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School Library Journal
A mother voices a familiar message to her new arrival: that relatives and neighbors had expressed their love for the baby in a variety of ways before the birth. Grandmother planted a rosebush, grandfather brought a rocking chair, an aunt painted a mural in the nursery. In Barbour's stylized scenes, flowers, trees, and houses are depicted as bold shapes upon which a multitude of patterns have been painted. The decorative designs contrast with the background expanses of warm color in which dry brushstrokes provide texture. While the unspecified gender and Barbour's choice not to alter the mother's body during pregnancy make this story adaptable to a variety of situations, including adoption, it is questionable whether youngsters will really appreciate this title. The Cubist faces come across as rather stern, and the figures are static. The story lacks the humor of Robert Munsch's Love You Forever (Firefly, 1995), the tension and cultural interest of Barbara M. Joosse's Mama, Do You Love Me? (Chronicle, 1991), and the emotional range in Patricia McMahon and Conor Clarke McCarthy's Just Add One Chinese Sister (Boyds Mills, 2005). This title's greatest appeal may be to parents and grandparents.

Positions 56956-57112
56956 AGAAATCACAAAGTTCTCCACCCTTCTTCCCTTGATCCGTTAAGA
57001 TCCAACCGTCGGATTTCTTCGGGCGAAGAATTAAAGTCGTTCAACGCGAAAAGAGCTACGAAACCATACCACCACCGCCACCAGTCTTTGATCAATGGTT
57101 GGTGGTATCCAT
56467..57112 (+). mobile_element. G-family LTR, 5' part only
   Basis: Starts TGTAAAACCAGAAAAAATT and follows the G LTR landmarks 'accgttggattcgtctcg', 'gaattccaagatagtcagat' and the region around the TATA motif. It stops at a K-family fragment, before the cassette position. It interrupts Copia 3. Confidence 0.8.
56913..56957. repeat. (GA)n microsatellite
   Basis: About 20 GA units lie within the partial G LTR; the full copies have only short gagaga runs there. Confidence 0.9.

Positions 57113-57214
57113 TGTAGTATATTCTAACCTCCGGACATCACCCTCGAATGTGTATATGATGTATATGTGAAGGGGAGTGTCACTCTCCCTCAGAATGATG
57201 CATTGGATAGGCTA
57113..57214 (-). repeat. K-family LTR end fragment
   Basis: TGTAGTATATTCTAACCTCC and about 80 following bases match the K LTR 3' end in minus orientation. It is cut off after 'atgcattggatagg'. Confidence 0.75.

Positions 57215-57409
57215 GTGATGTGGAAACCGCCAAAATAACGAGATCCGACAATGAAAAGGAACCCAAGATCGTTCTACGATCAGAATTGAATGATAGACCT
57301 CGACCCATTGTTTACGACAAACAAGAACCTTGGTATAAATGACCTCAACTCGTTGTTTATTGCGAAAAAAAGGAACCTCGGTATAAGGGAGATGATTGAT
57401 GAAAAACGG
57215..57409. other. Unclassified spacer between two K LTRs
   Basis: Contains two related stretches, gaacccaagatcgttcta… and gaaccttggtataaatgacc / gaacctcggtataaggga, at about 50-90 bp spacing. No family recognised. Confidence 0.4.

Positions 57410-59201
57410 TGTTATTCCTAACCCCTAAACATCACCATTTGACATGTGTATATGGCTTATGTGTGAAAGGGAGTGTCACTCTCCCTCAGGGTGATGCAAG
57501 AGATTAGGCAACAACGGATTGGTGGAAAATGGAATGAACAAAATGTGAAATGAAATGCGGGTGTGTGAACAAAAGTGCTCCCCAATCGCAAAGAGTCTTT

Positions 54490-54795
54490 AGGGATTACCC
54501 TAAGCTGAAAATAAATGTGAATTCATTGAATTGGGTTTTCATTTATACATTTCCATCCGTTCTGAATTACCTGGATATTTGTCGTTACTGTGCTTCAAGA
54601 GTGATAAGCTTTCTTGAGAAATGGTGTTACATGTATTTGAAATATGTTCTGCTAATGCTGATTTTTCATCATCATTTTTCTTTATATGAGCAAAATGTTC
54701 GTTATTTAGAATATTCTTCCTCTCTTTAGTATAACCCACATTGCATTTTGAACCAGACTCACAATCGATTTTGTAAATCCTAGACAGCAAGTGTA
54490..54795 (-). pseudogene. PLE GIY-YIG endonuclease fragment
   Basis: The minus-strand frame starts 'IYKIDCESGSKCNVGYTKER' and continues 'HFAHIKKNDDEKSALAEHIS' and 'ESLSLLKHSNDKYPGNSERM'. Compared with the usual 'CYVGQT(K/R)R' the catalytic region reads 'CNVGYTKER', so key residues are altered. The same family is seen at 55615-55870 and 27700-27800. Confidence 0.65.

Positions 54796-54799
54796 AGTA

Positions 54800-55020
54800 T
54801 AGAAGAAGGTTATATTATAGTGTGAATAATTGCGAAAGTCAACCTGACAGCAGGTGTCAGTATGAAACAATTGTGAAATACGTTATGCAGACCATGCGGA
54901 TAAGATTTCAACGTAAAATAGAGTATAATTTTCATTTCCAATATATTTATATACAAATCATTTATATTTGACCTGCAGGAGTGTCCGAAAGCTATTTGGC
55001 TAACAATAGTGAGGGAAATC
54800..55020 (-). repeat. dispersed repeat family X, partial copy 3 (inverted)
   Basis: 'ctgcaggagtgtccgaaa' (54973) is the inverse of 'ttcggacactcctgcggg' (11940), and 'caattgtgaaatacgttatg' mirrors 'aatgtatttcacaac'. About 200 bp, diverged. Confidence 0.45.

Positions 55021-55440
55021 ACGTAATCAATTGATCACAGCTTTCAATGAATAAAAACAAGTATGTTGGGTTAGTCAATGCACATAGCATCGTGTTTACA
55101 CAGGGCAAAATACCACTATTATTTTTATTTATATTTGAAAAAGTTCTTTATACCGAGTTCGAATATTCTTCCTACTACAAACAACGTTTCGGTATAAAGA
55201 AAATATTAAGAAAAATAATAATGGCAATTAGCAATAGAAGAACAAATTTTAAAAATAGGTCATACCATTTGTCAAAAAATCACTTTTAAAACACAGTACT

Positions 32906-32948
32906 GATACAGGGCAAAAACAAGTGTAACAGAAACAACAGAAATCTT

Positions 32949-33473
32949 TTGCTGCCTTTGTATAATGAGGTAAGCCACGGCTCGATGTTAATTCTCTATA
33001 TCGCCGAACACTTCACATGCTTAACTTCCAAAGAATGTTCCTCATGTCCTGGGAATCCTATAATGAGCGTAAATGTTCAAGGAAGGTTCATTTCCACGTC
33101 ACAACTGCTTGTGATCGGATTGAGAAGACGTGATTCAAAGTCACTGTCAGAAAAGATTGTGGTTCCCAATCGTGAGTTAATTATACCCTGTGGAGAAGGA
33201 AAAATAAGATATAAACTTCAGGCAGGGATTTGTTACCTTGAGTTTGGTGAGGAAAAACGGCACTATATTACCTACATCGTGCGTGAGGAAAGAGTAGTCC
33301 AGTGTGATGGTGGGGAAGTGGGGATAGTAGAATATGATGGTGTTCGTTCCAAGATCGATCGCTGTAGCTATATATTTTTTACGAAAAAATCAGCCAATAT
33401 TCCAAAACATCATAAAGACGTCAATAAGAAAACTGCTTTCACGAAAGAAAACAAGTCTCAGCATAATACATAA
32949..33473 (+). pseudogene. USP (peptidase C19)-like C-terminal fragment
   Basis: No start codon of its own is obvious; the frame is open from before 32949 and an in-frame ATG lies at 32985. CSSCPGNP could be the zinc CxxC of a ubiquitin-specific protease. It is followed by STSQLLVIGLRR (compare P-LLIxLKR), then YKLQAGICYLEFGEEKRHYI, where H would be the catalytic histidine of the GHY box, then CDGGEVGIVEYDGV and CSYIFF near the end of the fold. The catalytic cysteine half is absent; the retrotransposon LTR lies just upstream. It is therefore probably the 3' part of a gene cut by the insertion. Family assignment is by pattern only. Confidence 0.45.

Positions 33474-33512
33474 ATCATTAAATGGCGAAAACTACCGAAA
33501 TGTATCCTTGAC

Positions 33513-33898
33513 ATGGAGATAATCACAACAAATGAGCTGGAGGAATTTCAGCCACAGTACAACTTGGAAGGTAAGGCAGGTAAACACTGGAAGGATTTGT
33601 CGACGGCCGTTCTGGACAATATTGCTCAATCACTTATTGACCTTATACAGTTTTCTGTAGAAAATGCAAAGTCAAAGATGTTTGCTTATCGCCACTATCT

—Wendy LukehartCopyright 2006 Reed Business Information.